In the first quarter of 2023, we changed our allocation methodology for certain costs which support certain internally developed software used across our franchise system. The change in allocation methodology of certain software development costs resulted in an estimated increase in U.S. stores Segment Income of $65.7 million, an estimated increase in international franchise Segment Income of $8.9 million and an estimated decrease in other Segment Income of $74.6 million in 2023. The change in allocation methodology of certain software development costs had no impact on revenues, supply chain Segment Income or total Segment Income.

 

 

 

2023

2022

 

U.S. Stores

 

$

521.0

 

 

$

438.6

 

Supply Chain

 

 

245.4

 

 

 

208.8

 

International Franchise

 

 

259.6

 

 

 

236.1

 

Other

 

 

(86.9

)

 

 

(26.0

)

 

U.S. Stores

 

U.S. stores Segment Income increased $82.4 million, or 18.8%, in 2023, primarily due to the change in allocation methodology for certain software development costs, as well as higher U.S. franchise royalties and fees revenues, each as discussed above. These increases were partially offset by the $6.3 million decrease in U.S. Company-owned store gross margin, as discussed above. U.S. franchise revenues do not have a cost of sales component, so changes in these revenues have a disproportionate effect on U.S. stores Segment Income. U.S. franchise advertising costs are accrued and expensed when the related U.S. franchise advertising revenues are recognized and had no impact on U.S. stores Segment Income.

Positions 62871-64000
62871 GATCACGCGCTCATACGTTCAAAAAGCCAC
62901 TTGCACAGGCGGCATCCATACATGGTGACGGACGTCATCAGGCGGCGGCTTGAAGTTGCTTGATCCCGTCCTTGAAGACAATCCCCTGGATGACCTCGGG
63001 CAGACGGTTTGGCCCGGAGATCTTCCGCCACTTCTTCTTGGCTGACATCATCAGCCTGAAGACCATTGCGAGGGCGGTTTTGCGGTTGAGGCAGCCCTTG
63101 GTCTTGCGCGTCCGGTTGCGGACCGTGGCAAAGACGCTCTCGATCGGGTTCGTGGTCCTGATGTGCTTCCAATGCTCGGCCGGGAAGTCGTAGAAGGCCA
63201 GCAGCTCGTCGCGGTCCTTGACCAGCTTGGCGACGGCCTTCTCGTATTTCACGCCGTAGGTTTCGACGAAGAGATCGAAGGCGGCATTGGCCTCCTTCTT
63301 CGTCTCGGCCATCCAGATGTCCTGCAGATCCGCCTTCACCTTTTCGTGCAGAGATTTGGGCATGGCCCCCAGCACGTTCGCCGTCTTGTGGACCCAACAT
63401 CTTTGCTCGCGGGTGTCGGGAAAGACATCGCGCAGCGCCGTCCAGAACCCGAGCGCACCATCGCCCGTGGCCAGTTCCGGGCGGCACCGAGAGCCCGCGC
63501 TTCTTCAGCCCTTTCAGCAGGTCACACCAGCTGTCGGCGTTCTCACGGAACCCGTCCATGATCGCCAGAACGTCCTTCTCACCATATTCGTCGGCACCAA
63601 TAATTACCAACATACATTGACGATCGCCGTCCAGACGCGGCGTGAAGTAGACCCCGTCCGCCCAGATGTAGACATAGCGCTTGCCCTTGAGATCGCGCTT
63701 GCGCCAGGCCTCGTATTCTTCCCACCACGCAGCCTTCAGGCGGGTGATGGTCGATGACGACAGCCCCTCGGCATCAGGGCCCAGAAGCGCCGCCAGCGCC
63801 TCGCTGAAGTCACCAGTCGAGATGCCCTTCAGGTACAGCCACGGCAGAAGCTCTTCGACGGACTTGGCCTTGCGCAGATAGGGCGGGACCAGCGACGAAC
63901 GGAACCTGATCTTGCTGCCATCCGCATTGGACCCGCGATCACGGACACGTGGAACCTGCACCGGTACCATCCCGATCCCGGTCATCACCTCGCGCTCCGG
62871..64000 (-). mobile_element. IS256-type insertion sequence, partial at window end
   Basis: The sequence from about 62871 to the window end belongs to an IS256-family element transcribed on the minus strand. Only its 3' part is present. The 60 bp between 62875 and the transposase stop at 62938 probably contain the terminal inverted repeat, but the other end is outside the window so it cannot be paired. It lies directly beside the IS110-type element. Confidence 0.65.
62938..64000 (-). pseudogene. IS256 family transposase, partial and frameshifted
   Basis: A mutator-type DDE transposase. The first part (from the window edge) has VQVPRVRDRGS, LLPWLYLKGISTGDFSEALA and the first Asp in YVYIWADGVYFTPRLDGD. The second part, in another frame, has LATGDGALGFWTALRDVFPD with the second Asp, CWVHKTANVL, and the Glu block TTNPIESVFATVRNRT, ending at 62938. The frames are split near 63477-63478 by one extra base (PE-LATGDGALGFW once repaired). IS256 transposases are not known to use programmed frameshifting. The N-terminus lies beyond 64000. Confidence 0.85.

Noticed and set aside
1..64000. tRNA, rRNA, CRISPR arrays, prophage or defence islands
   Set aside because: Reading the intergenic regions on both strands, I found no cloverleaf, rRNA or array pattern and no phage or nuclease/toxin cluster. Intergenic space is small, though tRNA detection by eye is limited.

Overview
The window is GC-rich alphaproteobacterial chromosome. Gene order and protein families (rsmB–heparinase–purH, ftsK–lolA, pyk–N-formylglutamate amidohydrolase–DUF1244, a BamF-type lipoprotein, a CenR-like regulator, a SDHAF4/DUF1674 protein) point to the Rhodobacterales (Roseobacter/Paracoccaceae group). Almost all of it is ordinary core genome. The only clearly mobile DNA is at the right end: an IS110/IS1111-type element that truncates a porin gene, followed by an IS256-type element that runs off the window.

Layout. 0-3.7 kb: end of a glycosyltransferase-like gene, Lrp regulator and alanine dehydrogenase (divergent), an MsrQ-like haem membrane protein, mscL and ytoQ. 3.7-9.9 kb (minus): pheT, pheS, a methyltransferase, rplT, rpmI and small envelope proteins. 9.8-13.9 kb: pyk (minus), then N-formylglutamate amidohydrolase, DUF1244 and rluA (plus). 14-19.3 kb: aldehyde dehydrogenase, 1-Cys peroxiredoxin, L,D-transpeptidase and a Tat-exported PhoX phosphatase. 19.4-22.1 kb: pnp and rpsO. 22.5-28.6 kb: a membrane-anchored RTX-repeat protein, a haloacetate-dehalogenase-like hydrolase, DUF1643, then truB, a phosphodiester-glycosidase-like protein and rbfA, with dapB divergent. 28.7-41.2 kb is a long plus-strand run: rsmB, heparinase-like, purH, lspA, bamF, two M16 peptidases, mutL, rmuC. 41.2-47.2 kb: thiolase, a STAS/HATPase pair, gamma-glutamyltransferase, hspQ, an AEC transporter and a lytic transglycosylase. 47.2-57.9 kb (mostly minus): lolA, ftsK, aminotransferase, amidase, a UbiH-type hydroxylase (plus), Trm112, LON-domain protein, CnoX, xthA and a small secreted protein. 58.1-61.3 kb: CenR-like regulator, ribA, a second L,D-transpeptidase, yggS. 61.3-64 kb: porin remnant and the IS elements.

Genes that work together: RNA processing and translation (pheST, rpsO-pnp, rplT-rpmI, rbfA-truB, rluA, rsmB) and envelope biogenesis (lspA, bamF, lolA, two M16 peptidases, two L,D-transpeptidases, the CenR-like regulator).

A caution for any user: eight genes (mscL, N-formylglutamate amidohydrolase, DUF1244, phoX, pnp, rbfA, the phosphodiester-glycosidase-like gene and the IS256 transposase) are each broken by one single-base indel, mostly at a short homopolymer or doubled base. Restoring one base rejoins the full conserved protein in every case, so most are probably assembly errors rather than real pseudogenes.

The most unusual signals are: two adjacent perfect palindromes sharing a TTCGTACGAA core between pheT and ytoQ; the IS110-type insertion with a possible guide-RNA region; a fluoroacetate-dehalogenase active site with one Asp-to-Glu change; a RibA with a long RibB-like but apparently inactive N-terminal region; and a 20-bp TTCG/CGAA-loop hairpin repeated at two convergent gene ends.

Supply Chain

 

Supply chain Segment Income increased $36.6 million, or 17.5%, in 2023 due primarily to the $33.5 million increase in supply chain gross margin described above.

 

International Franchise

 

International franchise Segment Income increased $23.5 million, or 9.9%, in 2023, primarily due to higher international franchise royalties and fees revenues as well as the change in allocation methodology for certain software development costs, each as discussed above. International franchise revenues do not have a cost of sales component, so changes in these revenues have a disproportionate effect on international franchise Segment Income.

 

Other

 

Other Segment Income decreased $60.9 million, or 233.9%, in 2023 due primarily to the change in allocation methodology for certain software development costs as discussed above, as well as higher labor costs.

 

 

 

43


 

New Accounting Pronouncements

 

The impact of new accounting pronouncements adopted and the estimated impact of new accounting pronouncements that we will adopt in future years is included in Note 1 to the consolidated financial statements.

 

Liquidity and Capital Resources